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Lansing — Quicken Loans Chairman Dan Gilbert is close to jumpstarting a legislative package of state tax incentives with the promise it could generate $2 billion to $3 billion worth of projects in Detroit.

A state Senate committee is scheduled to consider Tuesday a package of five bills that could help redirect state tax revenues to fuel redevelopment projects on “brownfields,” land tainted with lead, asbestos or other expensive clean-up contamination.

Projects would receive state money by “capturing” a portion of the sales tax or use tax within the property and income taxes paid by residents who live there, according to a Senate agency analysis.

Rock Ventures LLC is “part of a large and growing coalition of economic development leaders” supporting the legislation, principal Matt Cullen told lawmakers earlier this month in an initial hearing. The Gilbert company “would be prepared to move forward with $2 billion to $3 billion worth of projects” if the package becomes law, Cullen said.

The legislation could pave the way for a Gilbert redevelopment on Woodward where J.L. Hudson’s department store used to be and another development proposal to relocate the Wayne County Consolidated Jail project to Mound Road.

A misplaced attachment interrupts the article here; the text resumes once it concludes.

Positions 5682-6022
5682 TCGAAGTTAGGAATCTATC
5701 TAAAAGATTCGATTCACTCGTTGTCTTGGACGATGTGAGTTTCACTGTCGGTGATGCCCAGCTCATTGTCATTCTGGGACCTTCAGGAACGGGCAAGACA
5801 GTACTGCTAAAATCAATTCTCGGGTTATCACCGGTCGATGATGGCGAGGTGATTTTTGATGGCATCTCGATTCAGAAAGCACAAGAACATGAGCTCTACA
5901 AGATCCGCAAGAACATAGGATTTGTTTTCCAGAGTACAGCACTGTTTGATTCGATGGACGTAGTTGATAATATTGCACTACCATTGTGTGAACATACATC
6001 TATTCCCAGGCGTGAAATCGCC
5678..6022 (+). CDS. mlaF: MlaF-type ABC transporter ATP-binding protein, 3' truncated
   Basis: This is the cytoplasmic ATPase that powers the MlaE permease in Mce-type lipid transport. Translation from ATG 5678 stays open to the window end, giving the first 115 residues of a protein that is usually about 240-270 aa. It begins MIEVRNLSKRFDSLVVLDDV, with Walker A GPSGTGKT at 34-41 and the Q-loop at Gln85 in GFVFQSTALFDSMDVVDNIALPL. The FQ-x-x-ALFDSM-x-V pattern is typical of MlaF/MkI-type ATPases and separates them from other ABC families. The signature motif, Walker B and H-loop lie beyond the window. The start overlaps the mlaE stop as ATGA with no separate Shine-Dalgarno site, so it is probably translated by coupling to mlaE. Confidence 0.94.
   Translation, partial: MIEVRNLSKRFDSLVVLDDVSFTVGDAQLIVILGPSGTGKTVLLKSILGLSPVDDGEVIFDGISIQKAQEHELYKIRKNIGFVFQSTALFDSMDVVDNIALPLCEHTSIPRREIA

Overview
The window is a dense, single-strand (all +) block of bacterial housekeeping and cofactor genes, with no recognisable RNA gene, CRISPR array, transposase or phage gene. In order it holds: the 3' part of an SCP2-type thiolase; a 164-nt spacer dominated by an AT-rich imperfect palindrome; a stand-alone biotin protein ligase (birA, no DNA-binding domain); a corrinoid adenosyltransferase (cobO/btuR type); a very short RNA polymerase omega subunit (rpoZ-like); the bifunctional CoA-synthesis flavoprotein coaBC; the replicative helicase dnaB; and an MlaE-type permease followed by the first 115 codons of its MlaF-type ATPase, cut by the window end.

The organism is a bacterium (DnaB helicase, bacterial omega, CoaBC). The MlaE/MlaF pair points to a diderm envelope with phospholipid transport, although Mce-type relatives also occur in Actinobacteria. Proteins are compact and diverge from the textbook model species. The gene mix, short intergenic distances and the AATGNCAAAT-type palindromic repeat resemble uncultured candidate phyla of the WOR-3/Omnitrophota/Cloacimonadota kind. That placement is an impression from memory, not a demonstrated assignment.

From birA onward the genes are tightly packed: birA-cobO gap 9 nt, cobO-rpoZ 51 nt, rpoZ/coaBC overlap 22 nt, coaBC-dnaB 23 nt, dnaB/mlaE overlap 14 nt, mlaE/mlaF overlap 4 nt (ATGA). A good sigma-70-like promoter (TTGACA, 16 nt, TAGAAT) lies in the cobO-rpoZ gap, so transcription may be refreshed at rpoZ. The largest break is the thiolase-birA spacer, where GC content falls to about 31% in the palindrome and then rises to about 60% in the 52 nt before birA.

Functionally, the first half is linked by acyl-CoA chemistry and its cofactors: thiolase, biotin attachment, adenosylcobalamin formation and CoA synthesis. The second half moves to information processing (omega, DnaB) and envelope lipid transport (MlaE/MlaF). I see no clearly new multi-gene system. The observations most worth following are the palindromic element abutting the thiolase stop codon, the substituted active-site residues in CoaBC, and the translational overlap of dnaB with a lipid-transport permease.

“As a state we don’t have the economic development tools we need to unlock the large-scale transformational projects that are going to truly move the needle in revitalizing our cities,” Cullen said. “The fact is that in many cases there continues to be a gap between the cost of development in our older cities and what you can get back in rent.”

A developer would still put up “all of the capital” and take “all of the risk” on qualifying projects, he said.

“And if that tax revenue does not develop, it’s on the developer,” Cullen said. “The state takes no risk and has no exposure. Likewise the local community takes no risk and has no exposure.”

A fiscal analysis said the bills would cost an unknown, “but likely significant amount, and would have an unknown impact on local revenue.”

Gilbert’s team “came to us with the idea” for the legislation, said Sen. Ken Horn, the Frankenmuth Republican who agreed to champion the legislation and sponsor one of the bills. Gilbert had private talks with Gov. Rick Snyder over the summer over jumpstarting development through tax incentives.

The legislation “is not a Dan Gilbert bill,” but a package with support from “all corners of the state” because urban areas need more options to encourage development for risky projects that might not otherwise be completed, said Horn, chairman of the Senate Economic Development and International Investment Committee.

“We are out of incentives,” Horn said. “Costly projects are just kind of sitting on the shelf right now.”

It is similar to a controversial proposal that state lawmakers approved in 2012 to help Detroit Red Wings owner Mike Ilitch finance the building of a new hockey arena in Detroit as part of an up to $1.2 billion entertainment district. It allowed the Ilitch organization to apply for Detroit’s Downtown Development Authority school property tax money that amounts to $12.8 million a year.